To Each School, Its Own Schedule

by LINDA CHION KENEY
In August, Hillsborough County, Fla., the 11th-largest school district in the nation, opened its 23rd high school: Newsome High School That was the easy part.

The hard part began a year earlier when district officials began telling parents and students that some of them would have to leave their existing schools to open Newsome High School. In the heated debate that inevitably ensued, parents raised the issue of scheduling. The new school would relieve crowding at Durant and Bloomingdale high schools, which practiced block scheduling and traditional scheduling, respectively. Moreover, Newsome’s first principal was coming from Brandon High, which also was on the block.

Parents fighting to remain at their respective schools fought over what they perceived to be the best form of scheduling. The principals involved moved to calm the storm, recognizing that for some critics, the schedule itself was a smokescreen for a deeper despair at changing schools.

The resulting furor validated the district’s stance to allow each school to determine its class schedule.

Competing Principals
Joe Perez, the principal of Durant High School, says he favors block scheduling because it allows students to earn eight credits a year and “creates a climate in which the kids feel a lot less stress,” worrying about four classes a day rather than seven. The master schedule is designed for course congruency, such as in allowing French 2 to immediately follow
French 1.

But Bloomingdale’s principal, B.J. Stelter, prefers tradition.

“We feel the seven-period day is the cat’s meow,” says Stelter, whose school offers six 48-minute periods and a 20-minute period for reading in which students must read something (other than homework) of their choosing.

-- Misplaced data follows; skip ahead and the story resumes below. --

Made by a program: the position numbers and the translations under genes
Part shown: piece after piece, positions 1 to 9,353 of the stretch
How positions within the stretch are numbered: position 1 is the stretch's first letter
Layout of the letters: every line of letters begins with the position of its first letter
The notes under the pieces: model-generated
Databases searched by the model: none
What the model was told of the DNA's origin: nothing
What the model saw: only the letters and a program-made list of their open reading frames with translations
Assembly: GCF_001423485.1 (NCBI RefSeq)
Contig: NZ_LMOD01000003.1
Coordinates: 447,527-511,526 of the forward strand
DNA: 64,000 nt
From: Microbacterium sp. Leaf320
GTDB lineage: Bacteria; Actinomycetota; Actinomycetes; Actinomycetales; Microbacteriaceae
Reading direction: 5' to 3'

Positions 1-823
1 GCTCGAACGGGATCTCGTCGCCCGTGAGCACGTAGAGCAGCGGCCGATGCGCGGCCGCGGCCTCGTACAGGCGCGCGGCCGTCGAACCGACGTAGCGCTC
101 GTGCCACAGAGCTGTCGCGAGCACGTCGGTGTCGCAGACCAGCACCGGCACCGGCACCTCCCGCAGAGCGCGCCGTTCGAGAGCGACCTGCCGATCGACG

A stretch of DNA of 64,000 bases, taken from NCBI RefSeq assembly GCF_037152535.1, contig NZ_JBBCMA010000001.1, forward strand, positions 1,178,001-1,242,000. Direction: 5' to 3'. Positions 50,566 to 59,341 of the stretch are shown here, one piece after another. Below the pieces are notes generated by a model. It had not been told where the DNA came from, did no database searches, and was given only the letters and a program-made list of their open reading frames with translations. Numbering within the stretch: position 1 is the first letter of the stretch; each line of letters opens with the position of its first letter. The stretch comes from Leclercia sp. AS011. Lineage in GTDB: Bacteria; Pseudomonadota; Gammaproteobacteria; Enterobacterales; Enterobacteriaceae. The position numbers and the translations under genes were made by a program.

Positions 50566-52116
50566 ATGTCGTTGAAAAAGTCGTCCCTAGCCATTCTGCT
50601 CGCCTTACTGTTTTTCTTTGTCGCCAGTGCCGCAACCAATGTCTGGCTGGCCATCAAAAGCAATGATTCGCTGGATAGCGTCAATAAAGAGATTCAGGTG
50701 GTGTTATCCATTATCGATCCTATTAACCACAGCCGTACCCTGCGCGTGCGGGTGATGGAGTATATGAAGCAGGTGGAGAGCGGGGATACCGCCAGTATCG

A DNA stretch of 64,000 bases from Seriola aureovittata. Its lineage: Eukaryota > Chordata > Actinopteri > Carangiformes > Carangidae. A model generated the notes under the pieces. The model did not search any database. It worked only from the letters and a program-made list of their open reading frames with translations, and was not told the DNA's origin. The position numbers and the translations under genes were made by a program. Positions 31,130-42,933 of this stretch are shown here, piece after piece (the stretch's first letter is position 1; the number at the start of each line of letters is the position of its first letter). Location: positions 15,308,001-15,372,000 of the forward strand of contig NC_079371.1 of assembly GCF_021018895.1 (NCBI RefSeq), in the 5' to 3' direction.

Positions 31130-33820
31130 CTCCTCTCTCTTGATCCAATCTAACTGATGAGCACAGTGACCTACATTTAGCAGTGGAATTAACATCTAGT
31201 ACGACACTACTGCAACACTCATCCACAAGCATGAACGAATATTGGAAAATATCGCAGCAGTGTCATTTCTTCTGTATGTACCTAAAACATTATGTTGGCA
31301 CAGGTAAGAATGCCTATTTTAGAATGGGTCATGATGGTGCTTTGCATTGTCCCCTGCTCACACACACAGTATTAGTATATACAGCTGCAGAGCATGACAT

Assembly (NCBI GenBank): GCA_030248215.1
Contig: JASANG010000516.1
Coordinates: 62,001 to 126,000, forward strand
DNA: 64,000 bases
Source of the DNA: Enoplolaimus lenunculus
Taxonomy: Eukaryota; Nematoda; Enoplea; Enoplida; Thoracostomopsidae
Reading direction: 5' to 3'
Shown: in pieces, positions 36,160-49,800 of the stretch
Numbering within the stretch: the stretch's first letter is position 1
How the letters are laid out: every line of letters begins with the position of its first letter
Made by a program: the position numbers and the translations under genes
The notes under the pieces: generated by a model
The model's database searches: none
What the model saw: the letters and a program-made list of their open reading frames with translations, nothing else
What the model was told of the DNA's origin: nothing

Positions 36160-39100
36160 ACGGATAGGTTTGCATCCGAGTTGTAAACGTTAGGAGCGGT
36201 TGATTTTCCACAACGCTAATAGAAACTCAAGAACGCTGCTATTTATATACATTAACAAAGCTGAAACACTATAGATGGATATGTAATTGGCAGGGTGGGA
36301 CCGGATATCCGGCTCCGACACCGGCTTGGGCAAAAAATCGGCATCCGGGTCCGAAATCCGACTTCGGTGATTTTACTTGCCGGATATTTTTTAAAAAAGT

“At Bloomingdale, I had very few teachers who were in favor of switching to the block,” Stelter says. “They felt there wasn’t enough research done to make this drastic a change. There were those who were for block scheduling because they felt it afforded students more individualized attention from teachers, who had 80 students a day rather than 160.

“Quite a number of the parents, though, were concerned about the sequencing of courses and the ability to absorb information coming so hard and fast in the areas of mathematics and science. In a traditional school, for example, you prepare for the science lab one day, you have the lab the next day and a follow-up briefing on the third day. In a block school, you can do all three at one time. Some people believe it is very critical to have the flow. Others believe there needs to be time for the absorption of information.”

Preferred Options
How you view the block depends on the filter through which you assess the reform.

For her part, Stelter says it is imperative for each school to review with its community the research on block scheduling and then collectively arrive at a scheduling decision that will work for that community. Even then, she says, nothing should be set in stone, even at Bloomingdale, where the minority population has doubled during her 10-year tenure as principal.

Under consideration is a modified block schedule, in which every class meets Monday, Thursday and Friday, with only three classes meeting on Tuesdays and Wednesdays. Such a schedule will allow for longer lab sessions, she says.

At Newsome, Principal Rebecca Anderson says it was her preferred option to institute the block, based on her experiences with it at her former school.

One thing is certain, she says. “The teachers have to be dynamite teachers to fully utilize the 90 minutes. Nobody can do one activity for 90 minutes. You really have to plan thoroughly how you’re going to use that 90-minute block of time.”